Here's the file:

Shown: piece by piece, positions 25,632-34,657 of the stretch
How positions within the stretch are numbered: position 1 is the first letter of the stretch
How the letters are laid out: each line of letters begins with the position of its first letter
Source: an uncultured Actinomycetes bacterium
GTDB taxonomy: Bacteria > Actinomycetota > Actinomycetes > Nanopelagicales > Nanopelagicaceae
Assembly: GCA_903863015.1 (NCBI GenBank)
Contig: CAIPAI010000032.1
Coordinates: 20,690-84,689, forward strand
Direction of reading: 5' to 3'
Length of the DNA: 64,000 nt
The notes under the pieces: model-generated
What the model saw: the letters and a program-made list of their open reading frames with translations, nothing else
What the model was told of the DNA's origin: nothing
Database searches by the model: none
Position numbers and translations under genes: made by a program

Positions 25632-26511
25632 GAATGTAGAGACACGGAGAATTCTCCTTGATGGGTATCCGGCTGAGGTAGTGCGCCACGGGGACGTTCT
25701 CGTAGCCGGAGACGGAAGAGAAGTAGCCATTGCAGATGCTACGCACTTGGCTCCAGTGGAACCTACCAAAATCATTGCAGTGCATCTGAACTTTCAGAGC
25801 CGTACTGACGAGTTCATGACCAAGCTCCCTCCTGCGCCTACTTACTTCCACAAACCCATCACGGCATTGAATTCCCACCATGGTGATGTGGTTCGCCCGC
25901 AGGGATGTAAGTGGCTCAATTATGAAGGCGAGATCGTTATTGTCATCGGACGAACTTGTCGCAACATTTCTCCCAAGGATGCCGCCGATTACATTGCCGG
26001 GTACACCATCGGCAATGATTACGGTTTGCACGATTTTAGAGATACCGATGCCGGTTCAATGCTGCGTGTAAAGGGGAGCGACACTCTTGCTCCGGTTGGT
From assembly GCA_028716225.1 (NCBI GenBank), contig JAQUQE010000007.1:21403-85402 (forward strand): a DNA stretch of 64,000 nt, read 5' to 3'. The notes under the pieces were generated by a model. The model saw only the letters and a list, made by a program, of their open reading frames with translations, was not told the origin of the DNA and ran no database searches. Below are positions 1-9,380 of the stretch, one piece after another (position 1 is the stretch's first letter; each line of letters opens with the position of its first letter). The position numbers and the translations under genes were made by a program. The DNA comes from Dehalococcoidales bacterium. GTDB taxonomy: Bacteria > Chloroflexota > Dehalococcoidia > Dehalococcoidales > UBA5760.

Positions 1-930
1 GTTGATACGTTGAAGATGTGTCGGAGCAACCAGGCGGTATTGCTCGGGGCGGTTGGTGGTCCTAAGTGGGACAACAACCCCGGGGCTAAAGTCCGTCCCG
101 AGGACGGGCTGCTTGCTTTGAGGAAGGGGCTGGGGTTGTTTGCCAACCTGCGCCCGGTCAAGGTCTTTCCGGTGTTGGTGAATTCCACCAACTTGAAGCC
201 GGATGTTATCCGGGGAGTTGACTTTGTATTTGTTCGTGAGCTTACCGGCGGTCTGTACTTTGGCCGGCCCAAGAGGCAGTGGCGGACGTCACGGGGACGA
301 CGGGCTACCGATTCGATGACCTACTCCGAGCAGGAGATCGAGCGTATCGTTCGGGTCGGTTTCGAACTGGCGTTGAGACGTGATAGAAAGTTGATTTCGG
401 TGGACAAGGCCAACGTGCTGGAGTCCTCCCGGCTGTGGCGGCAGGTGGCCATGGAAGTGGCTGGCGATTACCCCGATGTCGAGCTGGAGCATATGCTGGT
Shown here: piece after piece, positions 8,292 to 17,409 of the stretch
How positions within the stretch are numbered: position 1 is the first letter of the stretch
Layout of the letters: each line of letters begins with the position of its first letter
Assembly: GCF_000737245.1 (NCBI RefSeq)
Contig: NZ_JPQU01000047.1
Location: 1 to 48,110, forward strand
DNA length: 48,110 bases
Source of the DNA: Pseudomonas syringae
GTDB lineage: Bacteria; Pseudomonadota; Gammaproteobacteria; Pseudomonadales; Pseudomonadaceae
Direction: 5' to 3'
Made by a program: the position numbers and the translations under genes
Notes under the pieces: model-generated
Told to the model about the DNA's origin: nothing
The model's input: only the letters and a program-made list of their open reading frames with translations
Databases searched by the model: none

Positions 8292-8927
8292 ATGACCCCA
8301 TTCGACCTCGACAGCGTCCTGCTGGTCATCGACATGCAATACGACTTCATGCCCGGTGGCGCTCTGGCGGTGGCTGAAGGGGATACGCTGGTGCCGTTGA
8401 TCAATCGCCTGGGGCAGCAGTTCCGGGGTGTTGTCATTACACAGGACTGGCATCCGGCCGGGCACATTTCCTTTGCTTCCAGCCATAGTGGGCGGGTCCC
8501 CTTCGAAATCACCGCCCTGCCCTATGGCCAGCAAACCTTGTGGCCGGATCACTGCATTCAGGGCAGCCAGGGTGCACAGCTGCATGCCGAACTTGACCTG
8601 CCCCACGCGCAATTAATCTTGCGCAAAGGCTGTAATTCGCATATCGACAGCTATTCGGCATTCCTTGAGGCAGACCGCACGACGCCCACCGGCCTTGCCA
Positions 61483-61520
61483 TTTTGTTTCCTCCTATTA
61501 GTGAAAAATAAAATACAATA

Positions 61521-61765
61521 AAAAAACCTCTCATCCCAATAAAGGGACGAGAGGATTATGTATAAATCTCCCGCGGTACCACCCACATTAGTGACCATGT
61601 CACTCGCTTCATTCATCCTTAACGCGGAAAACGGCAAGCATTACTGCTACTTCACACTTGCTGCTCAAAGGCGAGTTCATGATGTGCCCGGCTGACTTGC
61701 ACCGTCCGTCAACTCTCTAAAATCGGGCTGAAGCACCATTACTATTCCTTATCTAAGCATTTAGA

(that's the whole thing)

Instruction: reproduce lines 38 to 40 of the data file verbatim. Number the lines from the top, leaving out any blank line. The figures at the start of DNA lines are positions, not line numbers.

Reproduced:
Direction: 5' to 3'
Made by a program: the position numbers and the translations under genes
Notes under the pieces: model-generated